8. Physics of hydride fueled PWR

    NASA Astrophysics Data System (ADS)

    Ganda, Francesco

    The first part of the work presents the neutronic results of a detailed and comprehensive study of the feasibility of using hydride fuel in pressurized water reactors (PWR). The primary hydride fuel examined is U-ZrH1.6 having 45w/o uranium: two acceptable design approaches were identified: (1) use of erbium as a burnable poison; (2) replacement of a fraction of the ZrH1.6 by thorium hydride along with addition of some IFBA. The replacement of 25 v/o of ZrH 1.6 by ThH2 along with use of IFBA was identified as the preferred design approach as it gives a slight cycle length gain whereas use of erbium burnable poison results in a cycle length penalty. The feasibility of a single recycling plutonium in PWR in the form of U-PuH2-ZrH1.6 has also been assessed. This fuel was found superior to MOX in terms of the TRU fractional transmutation---53% for U-PuH2-ZrH1.6 versus 29% for MOX---and proliferation resistance. A thorough investigation of physics characteristics of hydride fuels has been performed to understand the reasons of the trends in the reactivity coefficients. The second part of this work assessed the feasibility of multi-recycling plutonium in PWR using hydride fuel. It was found that the fertile-free hydride fuel PuH2-ZrH1.6, enables multi-recycling of Pu in PWR an unlimited number of times. This unique feature of hydride fuels is due to the incorporation of a significant fraction of the hydrogen moderator in the fuel, thereby mitigating the effect of spectrum hardening due to coolant voiding accidents. An equivalent oxide fuel PuO2-ZrO2 was investigated as well and found to enable up to 10 recycles. The feasibility of recycling Pu and all the TRU using hydride fuels were investigated as well. It was found that hydride fuels allow recycling of Pu+Np at least 6 times. If it was desired to recycle all the TRU in PWR using hydrides, the number of possible recycles is limited to 3; the limit is imposed by positive large void reactivity feedback.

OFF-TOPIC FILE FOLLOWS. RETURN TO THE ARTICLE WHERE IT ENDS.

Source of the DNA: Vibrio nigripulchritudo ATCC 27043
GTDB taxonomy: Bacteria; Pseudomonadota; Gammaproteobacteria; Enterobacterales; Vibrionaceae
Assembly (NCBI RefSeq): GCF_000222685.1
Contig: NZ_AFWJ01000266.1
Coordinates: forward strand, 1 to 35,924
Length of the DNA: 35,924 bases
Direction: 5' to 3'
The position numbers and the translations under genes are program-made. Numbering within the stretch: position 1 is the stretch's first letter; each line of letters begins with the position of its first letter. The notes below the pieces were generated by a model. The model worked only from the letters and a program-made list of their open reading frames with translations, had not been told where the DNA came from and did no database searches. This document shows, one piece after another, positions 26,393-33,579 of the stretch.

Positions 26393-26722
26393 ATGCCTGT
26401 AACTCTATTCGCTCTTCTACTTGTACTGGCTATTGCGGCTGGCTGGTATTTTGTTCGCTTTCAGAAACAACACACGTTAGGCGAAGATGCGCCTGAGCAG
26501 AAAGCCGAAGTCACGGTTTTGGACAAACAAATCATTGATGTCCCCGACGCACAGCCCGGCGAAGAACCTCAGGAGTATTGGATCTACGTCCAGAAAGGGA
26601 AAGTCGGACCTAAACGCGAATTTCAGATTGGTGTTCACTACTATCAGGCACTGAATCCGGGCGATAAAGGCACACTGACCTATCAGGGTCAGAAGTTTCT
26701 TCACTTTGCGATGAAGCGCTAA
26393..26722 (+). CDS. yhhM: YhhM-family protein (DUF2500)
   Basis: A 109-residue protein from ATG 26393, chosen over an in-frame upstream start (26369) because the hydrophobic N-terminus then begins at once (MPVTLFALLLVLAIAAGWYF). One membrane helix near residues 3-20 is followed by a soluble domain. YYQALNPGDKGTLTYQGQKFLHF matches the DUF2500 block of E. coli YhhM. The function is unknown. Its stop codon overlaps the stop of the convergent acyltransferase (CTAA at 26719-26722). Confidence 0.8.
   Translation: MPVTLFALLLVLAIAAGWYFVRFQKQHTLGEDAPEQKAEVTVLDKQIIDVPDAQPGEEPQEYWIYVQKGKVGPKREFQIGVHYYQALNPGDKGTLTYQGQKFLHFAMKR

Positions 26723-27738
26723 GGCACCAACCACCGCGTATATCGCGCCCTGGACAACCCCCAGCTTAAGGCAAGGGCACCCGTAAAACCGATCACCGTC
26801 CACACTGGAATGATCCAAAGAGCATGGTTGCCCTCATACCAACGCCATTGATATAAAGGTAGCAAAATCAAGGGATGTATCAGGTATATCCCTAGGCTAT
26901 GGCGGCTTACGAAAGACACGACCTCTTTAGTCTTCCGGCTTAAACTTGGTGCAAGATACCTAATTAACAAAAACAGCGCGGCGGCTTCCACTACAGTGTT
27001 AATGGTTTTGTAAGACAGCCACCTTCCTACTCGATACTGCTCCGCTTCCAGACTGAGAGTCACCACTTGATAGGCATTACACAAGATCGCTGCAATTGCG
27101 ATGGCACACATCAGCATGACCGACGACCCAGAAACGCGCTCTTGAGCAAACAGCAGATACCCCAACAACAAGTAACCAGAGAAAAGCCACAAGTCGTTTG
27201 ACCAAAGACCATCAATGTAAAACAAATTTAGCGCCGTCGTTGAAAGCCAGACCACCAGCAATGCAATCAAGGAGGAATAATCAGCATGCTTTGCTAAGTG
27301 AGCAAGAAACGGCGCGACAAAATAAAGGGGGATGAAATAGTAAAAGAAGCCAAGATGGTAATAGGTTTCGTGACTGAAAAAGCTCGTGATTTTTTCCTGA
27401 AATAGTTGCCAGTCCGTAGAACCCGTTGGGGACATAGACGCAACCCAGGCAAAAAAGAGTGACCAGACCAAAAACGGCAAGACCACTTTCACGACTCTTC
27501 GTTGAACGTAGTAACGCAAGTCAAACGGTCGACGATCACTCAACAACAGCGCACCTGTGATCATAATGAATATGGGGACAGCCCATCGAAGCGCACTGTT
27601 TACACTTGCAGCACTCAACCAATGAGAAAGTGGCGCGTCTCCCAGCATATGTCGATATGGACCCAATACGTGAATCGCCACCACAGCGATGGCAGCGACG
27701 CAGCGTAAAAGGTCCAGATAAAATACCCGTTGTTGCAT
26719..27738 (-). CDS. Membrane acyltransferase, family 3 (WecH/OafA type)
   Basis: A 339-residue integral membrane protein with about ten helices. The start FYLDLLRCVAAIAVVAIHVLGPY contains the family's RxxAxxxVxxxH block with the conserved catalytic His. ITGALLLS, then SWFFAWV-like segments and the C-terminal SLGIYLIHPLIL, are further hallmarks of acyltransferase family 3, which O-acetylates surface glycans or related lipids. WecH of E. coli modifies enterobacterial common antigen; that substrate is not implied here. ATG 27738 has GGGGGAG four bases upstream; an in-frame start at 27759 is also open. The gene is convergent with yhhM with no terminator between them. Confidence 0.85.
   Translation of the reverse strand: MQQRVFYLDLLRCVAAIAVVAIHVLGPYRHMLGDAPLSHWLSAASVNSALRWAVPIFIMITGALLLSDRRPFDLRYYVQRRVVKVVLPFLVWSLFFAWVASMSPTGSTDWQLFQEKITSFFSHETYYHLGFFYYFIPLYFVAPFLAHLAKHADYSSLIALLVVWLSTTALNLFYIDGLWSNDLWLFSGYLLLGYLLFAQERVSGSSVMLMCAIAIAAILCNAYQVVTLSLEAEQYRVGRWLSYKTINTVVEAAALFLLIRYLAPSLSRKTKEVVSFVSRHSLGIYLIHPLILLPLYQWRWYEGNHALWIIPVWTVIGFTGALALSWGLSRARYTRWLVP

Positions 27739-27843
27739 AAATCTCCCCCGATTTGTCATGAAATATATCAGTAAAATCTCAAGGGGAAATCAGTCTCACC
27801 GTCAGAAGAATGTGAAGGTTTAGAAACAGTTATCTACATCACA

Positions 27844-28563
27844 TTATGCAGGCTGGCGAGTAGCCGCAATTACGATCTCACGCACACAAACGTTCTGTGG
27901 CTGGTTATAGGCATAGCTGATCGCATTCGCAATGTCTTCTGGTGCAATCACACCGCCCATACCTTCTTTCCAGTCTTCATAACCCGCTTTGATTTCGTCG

9. Luminescence properties of M2Si5N8:Ce3+ (M = Ca, Sr, Ba) mixed nitrides prepared by metal hydrides as starting materials

    NASA Astrophysics Data System (ADS)

    Kuramoto, Daiki; Kim, Hyo Sung; Horikawa, Takashi; Itoh, Masahiro; Machida, Ken-ichi

    2012-08-01

    Mixed metal nitrides, M2Si5N8:Ce3+ (M = Ca, Sr, Ba), were synthesized from M2-yCeySi5 or an appropriate mixture of MSiHx, Si3N4 and CeF3, by a direct nitriding process in N2 gas: 2 MSiHx + Si3N4 + CeF3 → M2Si5N8:Ce3+. Also, charge-compensated materials, M2AlzSi5-zN8:Ce3+ were prepared (from an appropriate mixture of MSiHx, MAlSiHx, Si3N4 and CeF3) and the luminescence properties were characterized. The resultant phosphors showed green emission suitable for LED illumination by optimizing the mixing ratio of metal elements.

  10. New Insight on Biological Interaction Analysis: New Nanocrystalline Mixed Metal Oxide SPME Fiber for GC-FID Analysis of BTEX and Its Application in Human Hemoglobin-Benzene Interaction Studies

    PubMed Central

    Hosseinzadeh, Reza; Moosavi Movahedi, Ali Akbar; Ghourchian, Hedayatollah

    2014-01-01